I experience contempt – not personally as much as from the social media broadcasting again “people like me”. If people who would have contempt for people “like me” really knew how deeply I feel about some of today’s issues, the contempt register would get personal.

From reading, listening to others, and trying to understand how to even be a healthy, engaged part of our culture…these 5 actions items are what I subscribe to:

1) Determine to stay engaged with those “on the other side”. Now I understand how we come to the point of needing to block others’ opinions in our lives (social media or social distancing in real life). However, I don’t think that gets us anywhere positive. [This is not to say a person must stay in an abusive relationship. Exit for safety’s sake, but bear in mind, healing requires more than exiting.] Exiting relationships out of contempt means the opportunity to move forward is gone…with that person and future “like” persons. We are practicing an exit clause that can become habitual across wider life experience. Arthur Brooks has much to say on this. Simply, “Just because you disagree with something doesn’t mean it’s hate speech or the person saying it is a deviant.”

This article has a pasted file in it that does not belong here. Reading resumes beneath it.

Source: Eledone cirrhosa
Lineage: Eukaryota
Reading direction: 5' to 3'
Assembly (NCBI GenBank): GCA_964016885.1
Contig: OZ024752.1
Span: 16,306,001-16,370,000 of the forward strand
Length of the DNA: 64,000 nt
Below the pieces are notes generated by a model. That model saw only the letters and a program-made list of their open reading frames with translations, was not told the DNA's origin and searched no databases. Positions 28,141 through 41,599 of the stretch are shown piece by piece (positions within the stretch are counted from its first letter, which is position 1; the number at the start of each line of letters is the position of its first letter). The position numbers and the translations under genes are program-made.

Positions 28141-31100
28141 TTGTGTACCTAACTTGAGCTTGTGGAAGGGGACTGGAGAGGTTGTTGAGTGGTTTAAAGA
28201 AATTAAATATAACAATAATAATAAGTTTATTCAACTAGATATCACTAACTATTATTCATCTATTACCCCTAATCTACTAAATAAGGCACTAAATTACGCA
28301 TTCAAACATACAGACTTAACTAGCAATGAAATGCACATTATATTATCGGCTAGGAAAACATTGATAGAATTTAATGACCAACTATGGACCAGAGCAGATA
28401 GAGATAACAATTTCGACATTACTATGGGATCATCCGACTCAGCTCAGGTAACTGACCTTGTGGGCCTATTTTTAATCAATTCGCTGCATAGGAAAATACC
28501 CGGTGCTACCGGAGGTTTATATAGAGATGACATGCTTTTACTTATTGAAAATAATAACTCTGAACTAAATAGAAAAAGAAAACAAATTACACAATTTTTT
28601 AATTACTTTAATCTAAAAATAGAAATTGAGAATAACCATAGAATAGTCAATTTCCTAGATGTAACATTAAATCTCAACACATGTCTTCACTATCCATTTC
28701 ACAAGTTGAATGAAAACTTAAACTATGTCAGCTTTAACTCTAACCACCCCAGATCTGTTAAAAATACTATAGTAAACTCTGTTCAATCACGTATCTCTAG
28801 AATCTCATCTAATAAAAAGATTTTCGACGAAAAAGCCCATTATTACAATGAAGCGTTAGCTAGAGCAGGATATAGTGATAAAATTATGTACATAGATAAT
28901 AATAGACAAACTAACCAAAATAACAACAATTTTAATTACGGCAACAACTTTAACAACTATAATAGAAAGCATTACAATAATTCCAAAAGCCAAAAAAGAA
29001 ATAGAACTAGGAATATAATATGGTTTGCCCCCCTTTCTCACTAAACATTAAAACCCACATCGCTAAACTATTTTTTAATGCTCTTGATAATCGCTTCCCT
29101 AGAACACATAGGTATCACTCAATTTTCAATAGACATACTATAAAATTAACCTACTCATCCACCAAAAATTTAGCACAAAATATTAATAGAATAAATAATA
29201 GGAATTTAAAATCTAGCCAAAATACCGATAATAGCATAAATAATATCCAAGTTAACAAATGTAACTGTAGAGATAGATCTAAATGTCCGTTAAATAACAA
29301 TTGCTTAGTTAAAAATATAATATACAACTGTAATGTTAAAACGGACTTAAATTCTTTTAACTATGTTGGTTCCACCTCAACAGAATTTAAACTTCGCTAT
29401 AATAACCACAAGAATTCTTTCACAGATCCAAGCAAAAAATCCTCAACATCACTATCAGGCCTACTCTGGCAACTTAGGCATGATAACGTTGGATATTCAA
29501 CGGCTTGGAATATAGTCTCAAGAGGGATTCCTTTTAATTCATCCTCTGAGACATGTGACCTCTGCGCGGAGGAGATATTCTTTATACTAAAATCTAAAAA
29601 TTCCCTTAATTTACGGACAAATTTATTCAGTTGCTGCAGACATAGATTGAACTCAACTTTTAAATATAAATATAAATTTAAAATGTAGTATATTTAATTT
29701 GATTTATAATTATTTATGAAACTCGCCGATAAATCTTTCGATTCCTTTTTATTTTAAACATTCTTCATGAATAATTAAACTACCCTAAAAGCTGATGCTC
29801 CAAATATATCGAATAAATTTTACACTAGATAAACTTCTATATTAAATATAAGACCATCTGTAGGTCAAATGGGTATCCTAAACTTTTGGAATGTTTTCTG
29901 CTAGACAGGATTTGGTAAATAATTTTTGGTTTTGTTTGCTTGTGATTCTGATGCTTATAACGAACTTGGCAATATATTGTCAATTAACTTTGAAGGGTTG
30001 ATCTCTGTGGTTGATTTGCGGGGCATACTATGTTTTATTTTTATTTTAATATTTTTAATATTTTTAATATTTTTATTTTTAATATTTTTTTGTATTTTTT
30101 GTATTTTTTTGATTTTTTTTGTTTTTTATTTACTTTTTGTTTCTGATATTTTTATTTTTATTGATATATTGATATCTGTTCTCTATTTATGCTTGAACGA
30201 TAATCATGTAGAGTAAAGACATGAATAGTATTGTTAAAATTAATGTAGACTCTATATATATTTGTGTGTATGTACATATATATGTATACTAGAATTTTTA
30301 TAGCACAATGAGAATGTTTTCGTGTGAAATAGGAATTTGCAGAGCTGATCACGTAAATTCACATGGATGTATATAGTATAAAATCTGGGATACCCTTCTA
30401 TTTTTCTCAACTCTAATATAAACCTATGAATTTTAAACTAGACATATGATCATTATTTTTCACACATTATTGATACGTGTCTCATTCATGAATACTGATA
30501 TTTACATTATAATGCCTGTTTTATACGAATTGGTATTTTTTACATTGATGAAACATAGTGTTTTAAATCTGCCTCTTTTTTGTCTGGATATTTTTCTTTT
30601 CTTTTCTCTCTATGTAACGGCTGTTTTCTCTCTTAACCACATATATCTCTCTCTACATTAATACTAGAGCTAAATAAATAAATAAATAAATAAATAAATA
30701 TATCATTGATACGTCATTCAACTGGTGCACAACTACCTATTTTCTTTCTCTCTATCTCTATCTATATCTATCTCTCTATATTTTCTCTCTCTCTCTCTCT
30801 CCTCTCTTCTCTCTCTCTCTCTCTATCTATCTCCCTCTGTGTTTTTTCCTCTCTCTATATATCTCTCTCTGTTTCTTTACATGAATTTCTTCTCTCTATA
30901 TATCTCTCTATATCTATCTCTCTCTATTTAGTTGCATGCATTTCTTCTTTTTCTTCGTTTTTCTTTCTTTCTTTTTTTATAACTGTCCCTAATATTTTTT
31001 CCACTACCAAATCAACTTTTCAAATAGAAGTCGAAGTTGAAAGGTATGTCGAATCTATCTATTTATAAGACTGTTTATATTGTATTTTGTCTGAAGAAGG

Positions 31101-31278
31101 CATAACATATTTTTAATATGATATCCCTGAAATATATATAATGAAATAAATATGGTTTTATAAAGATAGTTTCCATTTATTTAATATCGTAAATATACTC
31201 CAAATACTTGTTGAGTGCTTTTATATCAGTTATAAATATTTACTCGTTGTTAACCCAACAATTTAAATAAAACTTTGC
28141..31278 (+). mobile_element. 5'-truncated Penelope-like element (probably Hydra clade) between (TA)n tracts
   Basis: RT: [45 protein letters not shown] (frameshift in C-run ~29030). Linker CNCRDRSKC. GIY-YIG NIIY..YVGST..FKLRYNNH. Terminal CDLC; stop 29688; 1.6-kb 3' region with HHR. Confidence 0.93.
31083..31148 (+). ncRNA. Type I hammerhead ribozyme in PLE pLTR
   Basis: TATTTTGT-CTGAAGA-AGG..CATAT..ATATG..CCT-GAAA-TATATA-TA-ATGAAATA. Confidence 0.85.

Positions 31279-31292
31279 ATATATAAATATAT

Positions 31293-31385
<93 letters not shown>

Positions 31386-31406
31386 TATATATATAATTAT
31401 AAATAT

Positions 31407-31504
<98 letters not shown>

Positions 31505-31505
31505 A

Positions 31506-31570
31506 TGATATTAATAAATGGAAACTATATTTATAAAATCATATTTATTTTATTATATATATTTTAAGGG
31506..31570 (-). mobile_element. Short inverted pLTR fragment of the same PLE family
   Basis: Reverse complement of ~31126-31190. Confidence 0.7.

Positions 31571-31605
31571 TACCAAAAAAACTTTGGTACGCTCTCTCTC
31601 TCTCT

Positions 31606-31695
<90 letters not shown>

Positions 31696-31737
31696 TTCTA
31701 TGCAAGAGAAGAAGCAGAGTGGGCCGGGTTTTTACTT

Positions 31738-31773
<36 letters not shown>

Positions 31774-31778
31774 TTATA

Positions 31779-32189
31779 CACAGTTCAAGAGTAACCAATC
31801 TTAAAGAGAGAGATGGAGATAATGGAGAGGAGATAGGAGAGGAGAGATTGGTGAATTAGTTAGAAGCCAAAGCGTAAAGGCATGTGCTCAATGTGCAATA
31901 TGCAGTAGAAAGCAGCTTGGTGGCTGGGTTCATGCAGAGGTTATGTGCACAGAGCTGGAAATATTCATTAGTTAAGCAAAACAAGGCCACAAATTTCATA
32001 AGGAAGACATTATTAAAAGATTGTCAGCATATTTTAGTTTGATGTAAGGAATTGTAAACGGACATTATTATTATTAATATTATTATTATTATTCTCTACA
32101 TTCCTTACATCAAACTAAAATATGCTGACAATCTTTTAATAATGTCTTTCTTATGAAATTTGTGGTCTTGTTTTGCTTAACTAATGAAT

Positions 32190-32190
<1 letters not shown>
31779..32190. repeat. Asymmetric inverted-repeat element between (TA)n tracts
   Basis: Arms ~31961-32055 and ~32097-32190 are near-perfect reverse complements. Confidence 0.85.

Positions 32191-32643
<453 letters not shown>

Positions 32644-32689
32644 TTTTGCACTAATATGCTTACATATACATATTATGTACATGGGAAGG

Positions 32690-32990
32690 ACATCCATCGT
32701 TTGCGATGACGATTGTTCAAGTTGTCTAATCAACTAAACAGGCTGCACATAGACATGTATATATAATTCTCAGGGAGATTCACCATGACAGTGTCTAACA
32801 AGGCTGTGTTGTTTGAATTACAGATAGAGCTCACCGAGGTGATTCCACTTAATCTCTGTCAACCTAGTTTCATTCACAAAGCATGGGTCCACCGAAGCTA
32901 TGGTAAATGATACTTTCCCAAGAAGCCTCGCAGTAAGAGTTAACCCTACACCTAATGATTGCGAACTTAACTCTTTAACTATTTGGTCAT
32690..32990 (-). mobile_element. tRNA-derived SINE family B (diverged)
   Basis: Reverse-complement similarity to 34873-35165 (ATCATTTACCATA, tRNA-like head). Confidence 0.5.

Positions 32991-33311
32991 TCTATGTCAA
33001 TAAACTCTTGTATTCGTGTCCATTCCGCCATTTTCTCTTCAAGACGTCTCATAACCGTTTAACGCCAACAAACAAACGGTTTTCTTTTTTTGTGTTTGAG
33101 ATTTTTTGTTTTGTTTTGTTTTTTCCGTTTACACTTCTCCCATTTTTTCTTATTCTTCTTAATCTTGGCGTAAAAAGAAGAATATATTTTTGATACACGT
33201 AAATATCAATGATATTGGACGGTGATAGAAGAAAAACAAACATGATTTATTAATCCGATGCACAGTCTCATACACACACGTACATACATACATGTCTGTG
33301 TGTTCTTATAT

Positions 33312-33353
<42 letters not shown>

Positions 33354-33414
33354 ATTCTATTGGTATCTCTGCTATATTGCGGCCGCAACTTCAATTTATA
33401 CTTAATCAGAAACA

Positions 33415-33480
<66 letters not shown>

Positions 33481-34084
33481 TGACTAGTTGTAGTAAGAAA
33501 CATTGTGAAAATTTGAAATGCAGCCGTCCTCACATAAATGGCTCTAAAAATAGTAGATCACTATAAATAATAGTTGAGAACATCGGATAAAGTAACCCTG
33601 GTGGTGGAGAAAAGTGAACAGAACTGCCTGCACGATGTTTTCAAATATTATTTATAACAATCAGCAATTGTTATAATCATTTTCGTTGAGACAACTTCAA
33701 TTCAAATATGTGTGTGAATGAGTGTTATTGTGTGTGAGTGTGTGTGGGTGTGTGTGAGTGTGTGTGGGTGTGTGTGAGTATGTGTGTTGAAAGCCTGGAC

2) Listen.Listening Is an Act of Love. Too often we listen to respond, right? What if we listened just to know the other person? Just to show love and to communicate, “You are being heard. You are seen. You have value.” StoryCorps is even launching a venture giving opportunity for people who have polarized views and relationships to sit face-to-face and explore their differences and what they are about. Check out One Small Step.